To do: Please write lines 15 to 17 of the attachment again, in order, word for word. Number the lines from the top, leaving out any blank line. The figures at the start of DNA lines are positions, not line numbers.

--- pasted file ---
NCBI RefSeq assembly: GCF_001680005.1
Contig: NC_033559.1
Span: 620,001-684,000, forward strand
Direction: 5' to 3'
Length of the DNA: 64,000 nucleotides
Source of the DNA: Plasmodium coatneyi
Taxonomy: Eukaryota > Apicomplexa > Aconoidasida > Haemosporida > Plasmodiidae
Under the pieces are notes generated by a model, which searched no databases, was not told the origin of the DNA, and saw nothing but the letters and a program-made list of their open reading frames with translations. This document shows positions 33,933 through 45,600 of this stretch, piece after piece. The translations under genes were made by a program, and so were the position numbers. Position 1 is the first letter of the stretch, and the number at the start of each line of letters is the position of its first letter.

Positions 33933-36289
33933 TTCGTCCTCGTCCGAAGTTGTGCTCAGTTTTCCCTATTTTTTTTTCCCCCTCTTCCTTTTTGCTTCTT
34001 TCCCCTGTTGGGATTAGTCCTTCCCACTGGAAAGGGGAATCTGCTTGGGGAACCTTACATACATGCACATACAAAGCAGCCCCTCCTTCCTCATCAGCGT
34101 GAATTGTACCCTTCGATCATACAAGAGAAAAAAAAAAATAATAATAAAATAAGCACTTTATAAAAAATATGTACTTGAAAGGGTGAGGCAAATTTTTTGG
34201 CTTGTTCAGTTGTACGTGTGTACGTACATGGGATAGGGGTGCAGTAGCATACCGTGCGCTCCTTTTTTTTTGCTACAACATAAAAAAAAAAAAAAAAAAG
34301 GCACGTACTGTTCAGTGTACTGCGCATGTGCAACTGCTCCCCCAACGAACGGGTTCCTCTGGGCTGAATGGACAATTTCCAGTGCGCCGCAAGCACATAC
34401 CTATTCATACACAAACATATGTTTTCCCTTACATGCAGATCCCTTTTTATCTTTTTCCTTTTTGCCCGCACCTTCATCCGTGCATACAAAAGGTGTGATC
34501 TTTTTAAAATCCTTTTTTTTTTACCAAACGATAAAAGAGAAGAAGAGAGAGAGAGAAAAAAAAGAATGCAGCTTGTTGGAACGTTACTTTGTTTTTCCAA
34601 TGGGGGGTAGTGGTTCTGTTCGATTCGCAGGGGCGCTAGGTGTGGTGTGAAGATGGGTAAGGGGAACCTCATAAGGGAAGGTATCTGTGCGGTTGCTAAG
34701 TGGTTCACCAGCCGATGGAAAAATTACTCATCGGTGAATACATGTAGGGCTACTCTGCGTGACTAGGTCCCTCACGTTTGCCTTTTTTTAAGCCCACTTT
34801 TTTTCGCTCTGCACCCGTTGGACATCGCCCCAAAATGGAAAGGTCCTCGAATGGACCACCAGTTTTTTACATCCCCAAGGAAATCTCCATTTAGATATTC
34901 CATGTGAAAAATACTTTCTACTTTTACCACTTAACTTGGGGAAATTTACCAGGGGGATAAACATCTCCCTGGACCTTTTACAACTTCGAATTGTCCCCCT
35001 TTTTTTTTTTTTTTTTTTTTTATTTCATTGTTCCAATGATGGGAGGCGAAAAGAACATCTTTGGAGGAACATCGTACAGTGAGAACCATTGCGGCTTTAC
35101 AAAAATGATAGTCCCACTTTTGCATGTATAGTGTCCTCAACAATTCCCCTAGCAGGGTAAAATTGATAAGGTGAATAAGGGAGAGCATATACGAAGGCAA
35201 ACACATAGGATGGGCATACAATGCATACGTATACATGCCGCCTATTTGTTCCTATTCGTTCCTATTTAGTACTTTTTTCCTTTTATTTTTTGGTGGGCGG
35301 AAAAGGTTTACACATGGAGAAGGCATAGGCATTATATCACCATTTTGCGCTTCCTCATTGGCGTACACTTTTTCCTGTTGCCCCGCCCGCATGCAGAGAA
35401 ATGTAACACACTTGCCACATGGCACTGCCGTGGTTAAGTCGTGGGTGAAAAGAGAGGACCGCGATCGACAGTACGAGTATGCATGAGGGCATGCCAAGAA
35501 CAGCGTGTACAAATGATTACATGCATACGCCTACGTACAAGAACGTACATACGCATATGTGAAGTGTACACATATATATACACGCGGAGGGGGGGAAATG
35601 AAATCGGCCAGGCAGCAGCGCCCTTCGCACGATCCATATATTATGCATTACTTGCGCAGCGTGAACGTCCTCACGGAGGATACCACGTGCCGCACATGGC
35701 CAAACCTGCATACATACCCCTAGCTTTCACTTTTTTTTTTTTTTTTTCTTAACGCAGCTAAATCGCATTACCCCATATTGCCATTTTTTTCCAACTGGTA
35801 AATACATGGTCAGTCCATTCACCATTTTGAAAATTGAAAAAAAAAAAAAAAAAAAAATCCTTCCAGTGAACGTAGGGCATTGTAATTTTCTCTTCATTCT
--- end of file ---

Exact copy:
34401 CTATTCATACACAAACATATGTTTTCCCTTACATGCAGATCCCTTTTTATCTTTTTCCTTTTTGCCCGCACCTTCATCCGTGCATACAAAAGGTGTGATC
34501 TTTTTAAAATCCTTTTTTTTTTACCAAACGATAAAAGAGAAGAAGAGAGAGAGAGAAAAAAAAGAATGCAGCTTGTTGGAACGTTACTTTGTTTTTCCAA
34601 TGGGGGGTAGTGGTTCTGTTCGATTCGCAGGGGCGCTAGGTGTGGTGTGAAGATGGGTAAGGGGAACCTCATAAGGGAAGGTATCTGTGCGGTTGCTAAG